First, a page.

Eventually, I returned my library book and purchased my own copy (according to Goodreads, I’m not the only person to do this) because The Year-Round Vegetable Gardener by Niki Jabbour continues to be a main reference when I plan my seasons every year.
Having started my food-growing career in Mattawa and Thunder Bay, I am often skeptical of claims made by books and resources from outside of Canada (with the exception of Eliot Coleman’s Winter Harvest Handbook). Even books from Southern Ontario rarely deal with the realities of Thunder Bay’s short season, short days and long, sunny winters. Niki’s unique experience growing in Halifax was very transferable to the northern regions where I started Garddwest, and continue to be relevant here in Hamilton. As another Goodreads reviewer mentioned, “when a book is written from the region you live, it has a lot more credibility than when a Floridian tells you what’s possible in Canada” and I can’t agree more.
Eliot Coleman’s Winter Harvest Handbook is a rigorous and scientifically thorough manual, the go-to reference on this subject, but Niki’s Year-Round Vegetable Gardener is possibly a better fit for a beginner-intermediate winter gardener getting started at home or in a community setting.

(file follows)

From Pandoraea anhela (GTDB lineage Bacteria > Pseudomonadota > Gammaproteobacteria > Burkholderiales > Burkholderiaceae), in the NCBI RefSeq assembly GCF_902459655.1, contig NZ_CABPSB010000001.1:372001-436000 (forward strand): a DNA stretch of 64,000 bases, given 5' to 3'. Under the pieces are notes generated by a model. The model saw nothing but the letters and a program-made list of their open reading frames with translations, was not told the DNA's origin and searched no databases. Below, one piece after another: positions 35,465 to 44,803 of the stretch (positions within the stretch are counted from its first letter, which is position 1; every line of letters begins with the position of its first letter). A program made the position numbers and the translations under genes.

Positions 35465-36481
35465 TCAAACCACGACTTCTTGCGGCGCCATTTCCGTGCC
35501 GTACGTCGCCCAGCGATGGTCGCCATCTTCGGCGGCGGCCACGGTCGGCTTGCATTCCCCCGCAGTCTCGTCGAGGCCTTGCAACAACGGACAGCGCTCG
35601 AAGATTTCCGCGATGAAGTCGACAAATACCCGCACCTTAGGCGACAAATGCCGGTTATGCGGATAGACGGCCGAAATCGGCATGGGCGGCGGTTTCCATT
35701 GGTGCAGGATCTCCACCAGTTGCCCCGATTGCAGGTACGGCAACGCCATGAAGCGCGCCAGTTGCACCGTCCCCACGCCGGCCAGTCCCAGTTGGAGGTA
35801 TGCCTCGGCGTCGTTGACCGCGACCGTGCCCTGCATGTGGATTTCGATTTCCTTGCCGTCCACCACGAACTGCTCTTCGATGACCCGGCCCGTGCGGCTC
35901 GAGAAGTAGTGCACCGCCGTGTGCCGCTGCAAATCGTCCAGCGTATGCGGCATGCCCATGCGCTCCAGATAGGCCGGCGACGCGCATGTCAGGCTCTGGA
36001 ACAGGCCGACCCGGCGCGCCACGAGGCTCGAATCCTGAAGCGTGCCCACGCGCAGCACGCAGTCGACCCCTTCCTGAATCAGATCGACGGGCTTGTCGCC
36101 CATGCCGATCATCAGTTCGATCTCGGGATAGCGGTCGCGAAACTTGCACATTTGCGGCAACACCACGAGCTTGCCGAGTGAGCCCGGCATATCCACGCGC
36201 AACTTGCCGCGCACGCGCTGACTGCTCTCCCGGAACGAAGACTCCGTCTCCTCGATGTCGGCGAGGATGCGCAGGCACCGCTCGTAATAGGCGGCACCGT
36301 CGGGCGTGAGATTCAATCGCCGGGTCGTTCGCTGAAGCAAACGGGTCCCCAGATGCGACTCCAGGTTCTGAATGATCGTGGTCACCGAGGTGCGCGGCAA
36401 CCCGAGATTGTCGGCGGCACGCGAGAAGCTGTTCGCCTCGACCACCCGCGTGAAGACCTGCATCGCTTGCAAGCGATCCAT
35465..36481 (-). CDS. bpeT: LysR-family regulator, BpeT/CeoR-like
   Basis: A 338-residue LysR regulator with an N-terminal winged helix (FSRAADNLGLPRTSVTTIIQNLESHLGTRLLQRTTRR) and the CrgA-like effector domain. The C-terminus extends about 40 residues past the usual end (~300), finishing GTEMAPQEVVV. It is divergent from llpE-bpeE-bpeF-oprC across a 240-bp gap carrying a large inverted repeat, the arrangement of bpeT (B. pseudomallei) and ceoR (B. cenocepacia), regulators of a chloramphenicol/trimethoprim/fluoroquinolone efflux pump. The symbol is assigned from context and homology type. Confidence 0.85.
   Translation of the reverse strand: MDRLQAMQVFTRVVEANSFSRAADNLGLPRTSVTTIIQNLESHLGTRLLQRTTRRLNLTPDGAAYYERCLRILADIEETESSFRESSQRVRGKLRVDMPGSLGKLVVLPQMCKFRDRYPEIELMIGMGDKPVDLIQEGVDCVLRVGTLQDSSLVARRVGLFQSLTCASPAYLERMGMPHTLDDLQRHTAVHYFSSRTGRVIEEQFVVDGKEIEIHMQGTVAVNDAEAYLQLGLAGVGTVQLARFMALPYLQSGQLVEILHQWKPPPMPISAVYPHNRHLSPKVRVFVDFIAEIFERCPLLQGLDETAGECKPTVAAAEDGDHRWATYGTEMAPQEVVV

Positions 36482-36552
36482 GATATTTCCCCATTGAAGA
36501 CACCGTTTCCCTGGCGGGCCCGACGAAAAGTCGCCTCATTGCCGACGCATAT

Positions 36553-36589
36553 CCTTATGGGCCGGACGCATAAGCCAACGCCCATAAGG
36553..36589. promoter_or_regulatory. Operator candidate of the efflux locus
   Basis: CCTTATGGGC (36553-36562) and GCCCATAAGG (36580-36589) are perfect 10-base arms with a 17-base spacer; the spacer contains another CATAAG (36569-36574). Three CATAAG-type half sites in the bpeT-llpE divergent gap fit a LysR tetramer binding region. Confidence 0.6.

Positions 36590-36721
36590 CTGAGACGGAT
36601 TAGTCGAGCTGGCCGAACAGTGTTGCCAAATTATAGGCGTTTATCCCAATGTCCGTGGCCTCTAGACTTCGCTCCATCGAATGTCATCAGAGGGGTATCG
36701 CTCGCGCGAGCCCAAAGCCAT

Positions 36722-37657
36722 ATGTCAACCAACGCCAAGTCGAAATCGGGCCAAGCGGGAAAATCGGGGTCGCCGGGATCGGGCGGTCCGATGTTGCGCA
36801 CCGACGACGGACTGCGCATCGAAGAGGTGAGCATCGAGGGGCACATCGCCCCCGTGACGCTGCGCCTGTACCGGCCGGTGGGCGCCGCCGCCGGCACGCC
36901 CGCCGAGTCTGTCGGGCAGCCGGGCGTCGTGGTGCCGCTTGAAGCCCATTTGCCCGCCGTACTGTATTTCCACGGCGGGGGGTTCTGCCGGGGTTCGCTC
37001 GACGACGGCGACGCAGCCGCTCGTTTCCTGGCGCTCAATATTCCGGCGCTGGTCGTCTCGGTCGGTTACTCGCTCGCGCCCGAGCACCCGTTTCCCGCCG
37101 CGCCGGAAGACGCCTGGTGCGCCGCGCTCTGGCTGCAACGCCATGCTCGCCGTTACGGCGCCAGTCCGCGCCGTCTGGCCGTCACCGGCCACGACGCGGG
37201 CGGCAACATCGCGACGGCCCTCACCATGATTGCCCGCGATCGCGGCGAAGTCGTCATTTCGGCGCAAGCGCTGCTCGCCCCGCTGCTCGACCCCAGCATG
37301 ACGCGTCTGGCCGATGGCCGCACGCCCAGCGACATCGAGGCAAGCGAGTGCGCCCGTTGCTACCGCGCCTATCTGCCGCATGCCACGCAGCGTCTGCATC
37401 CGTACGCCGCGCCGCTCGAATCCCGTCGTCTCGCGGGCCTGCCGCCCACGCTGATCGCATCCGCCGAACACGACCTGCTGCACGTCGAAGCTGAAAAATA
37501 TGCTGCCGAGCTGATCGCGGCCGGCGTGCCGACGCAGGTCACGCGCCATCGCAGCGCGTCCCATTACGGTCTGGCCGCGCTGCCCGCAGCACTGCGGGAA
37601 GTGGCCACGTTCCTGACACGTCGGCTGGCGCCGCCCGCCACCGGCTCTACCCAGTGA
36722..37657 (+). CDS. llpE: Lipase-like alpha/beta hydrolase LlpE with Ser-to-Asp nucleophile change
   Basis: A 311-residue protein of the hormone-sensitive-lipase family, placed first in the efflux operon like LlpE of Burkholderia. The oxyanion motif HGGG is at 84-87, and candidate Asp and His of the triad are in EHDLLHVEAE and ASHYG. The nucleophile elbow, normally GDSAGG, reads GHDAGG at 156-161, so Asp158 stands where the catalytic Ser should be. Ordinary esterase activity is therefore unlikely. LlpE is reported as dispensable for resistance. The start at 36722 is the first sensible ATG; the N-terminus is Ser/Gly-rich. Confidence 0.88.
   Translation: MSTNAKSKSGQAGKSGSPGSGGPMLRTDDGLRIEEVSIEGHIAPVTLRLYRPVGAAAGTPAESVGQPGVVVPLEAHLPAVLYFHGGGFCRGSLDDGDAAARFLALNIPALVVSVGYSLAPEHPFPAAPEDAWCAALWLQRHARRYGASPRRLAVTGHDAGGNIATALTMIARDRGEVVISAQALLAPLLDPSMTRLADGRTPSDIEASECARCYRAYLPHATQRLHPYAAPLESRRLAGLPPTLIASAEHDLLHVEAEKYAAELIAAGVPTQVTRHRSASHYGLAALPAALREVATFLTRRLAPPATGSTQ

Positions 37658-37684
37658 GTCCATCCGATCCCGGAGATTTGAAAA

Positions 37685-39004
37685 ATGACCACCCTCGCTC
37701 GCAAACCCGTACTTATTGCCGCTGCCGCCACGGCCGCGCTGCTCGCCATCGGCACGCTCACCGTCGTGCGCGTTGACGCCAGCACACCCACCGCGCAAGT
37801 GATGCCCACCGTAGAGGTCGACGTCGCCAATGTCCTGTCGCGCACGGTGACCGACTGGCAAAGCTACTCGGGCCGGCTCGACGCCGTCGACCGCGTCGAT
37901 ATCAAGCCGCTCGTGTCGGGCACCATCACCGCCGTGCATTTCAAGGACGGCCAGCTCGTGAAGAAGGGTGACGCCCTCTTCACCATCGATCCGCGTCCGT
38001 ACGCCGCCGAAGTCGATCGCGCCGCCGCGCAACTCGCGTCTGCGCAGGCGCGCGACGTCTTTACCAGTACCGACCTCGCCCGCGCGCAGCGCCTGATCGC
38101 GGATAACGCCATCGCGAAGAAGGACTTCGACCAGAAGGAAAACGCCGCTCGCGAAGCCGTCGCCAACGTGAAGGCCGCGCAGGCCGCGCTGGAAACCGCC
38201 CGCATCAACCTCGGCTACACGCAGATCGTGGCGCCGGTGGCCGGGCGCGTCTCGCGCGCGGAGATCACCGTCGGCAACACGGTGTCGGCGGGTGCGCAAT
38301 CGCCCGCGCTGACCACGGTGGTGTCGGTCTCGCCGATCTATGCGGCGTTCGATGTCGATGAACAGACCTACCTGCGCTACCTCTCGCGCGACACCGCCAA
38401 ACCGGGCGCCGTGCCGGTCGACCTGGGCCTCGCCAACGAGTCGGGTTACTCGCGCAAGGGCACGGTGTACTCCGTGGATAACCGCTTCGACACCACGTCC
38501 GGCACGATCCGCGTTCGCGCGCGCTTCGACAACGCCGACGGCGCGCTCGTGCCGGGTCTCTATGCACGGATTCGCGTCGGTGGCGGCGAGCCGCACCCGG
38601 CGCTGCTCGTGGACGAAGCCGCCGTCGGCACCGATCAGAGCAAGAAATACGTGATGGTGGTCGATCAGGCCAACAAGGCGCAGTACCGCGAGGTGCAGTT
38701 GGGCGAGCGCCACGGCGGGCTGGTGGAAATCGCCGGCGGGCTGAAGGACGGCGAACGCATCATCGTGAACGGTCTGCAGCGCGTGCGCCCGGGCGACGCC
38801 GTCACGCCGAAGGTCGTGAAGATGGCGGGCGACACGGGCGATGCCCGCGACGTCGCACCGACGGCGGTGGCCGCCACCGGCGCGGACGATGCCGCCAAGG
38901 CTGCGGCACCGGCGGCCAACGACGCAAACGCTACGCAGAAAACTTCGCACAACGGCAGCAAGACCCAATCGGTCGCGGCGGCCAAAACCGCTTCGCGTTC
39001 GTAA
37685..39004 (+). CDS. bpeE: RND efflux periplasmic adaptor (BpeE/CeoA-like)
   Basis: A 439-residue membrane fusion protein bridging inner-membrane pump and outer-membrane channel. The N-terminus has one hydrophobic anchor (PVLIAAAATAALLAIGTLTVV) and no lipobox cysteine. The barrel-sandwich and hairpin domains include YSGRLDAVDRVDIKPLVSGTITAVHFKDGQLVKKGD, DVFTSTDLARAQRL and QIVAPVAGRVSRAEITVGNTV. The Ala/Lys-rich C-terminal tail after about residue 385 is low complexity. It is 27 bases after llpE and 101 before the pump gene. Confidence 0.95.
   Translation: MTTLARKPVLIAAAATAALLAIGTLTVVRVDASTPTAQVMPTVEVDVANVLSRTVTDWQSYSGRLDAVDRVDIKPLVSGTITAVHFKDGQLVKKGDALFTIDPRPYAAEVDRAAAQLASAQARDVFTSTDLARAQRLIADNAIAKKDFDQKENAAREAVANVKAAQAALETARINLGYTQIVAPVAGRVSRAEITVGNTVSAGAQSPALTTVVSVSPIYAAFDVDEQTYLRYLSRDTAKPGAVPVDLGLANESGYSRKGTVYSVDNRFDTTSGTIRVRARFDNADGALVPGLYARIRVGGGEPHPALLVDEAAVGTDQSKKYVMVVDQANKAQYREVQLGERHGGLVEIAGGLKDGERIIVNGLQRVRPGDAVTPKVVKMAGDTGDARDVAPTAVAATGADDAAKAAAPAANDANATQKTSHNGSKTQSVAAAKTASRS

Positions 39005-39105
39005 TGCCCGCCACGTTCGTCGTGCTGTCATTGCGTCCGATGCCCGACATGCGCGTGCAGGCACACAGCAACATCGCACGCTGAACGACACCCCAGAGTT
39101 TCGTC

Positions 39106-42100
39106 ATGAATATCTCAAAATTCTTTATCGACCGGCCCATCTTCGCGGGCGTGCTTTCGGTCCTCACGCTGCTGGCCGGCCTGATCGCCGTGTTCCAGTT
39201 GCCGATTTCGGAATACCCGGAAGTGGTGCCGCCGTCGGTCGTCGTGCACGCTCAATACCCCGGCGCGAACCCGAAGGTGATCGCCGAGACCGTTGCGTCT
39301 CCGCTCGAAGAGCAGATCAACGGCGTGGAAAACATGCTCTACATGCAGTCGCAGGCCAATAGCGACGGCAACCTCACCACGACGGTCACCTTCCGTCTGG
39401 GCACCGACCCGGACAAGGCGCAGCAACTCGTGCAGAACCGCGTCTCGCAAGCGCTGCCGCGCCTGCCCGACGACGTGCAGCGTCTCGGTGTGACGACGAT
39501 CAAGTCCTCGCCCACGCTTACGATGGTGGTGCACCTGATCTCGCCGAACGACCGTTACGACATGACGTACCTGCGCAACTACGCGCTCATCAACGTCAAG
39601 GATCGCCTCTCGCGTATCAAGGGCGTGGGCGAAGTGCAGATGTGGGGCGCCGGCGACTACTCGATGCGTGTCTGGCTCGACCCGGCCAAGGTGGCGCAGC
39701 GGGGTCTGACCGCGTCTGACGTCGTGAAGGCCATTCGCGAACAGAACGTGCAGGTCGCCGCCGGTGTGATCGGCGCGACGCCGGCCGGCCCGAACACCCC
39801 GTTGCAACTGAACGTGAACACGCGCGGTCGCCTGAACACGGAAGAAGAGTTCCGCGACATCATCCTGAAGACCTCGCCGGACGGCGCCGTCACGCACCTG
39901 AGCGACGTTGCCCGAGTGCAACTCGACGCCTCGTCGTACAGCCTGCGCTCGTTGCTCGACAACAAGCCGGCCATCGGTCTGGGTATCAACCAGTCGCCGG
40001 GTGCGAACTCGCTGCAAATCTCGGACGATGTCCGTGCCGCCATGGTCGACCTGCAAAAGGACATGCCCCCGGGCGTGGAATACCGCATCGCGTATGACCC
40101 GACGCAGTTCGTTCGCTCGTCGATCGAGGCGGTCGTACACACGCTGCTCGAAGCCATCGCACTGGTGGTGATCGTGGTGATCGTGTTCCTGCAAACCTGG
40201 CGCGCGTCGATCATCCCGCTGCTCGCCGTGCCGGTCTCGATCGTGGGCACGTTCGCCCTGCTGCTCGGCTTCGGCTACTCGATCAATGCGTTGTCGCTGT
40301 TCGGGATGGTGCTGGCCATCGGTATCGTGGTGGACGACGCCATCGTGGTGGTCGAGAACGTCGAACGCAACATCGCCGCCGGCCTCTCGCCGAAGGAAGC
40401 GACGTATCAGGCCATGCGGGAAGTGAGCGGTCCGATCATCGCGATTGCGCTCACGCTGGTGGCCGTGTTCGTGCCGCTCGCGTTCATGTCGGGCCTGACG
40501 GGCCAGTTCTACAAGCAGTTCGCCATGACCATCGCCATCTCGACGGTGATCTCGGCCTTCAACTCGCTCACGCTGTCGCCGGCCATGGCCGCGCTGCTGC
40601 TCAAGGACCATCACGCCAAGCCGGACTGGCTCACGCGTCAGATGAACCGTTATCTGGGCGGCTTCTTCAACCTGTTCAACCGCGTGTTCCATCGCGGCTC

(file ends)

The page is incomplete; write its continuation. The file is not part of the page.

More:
Niki touches on the basics of timing, temperature and light needs, providing background for her more practical instructional content. One area where Niki does dig deeper is soil sciences – suggesting sustainable methods including cover crops, crop rotation, organic fertilizers and building a healthy soil profile. A section on intensive farming in small spaces directly addresses small scale urban agriculture and backyard farmers. With tips and tricks for growing, plus concrete blueprints for building cold frames and tunnels, this book has all the information required to get started with Cool Season Gardening.